Even being on the outskirts of Redding, there’s a large variety of trail opportunities, such as the newly created Middle Creek Trail. This trail, which we use many times, is a wonderful complement to the already established (Sacramento) River Trail system. Not only do we use it as a family, but many friends that we know use it and appreciate it as well. I think the people that had the foresight and funds to build it in the first place can find it rewarding that even the youngest of riders are using it.

Q: I guarantee that if the people responsible for those trails heard about families like yours, they couldn’t help but feel a great sense of satisfaction.

Philip, we’ve discussed your children, but I’m wondering if your wife was as into biking when you got together, or did you inspire her? Or, forgive me, maybe it was the other way around. Maybe she introduced you to the joys of biking.

My wife and I were both avid road bikers prior to knowing each other and our second date was a road bike ride together; so the enjoyment of biking has always been with us. I was, however, introduced to mountain biking 10 years ago and haven’t been on a road bike since, but it is great to be able to expose both types of riding terrain to the children at a young age.

Q: Any bad falls you want to talk about? Which reminds me, any safety tips?

Many, but nothing you can’t walk away from.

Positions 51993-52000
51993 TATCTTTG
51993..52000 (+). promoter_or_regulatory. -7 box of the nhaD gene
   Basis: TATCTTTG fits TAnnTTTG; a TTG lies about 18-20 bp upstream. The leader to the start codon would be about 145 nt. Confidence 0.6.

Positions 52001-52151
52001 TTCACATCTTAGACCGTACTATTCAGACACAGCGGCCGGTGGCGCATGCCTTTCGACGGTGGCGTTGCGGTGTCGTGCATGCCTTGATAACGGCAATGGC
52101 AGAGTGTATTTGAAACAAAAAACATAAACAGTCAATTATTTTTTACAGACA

For the Nolls, even the bikes get dressed up for birthday celebrations.

Q: OK. So, enough about fear, let’s talk about fun. What advice do you have for parents who want to introduce their children to the joys of bike riding as you and Christine have?

Starting with balance bikes* (bikes without pedals) is an excellent way to introduce little ones, and just getting out there frequently. Bring plenty of water, sunscreen and a snack. A shady break is always welcome.

Q: Anything else you’d like us to know?

Our children’s birthday party this year was themed “bike parade.” They just love biking!

Q: Happy birthday to your children, and what a great gift you’ve given them: the love of bicycling. Thank you, Philip, for sharing. Have fun. And happy (bike) trails to you and your family.

*Read Kimberly Ross’ story about balance bikes here.

Independent online journalist Doni Greenberg founded what’s now known as anewscafe.com in 2007 with her son, Joe Domke of the Czech Republic. Prior to 2007 Greenberg was an award-winning newspaper opinion columnist, feature and food writer recognized by the Associated Press, the California Newspaper Publishers Association and E.W. Scripps. She lives in Redding, CA.

A News Cafe, founded in Shasta County by Redding, CA journalist Doni Greenberg, is the place for people craving local Northern California news, commentary, food, arts and entertainment. Views and opinions expressed here are not necessarily those of anewscafe.com.

Doni Chamberlain

Independent online journalist Doni Chamberlain founded what’s now known as anewscafe.com in 2007 with her son, Joe Domke. Chamberlain is an award-winning newspaper opinion columnist, feature and food writer recognized by the Associated Press, the California Newspaper Publishers Association and E.W. Scripps. She lives in Redding, California.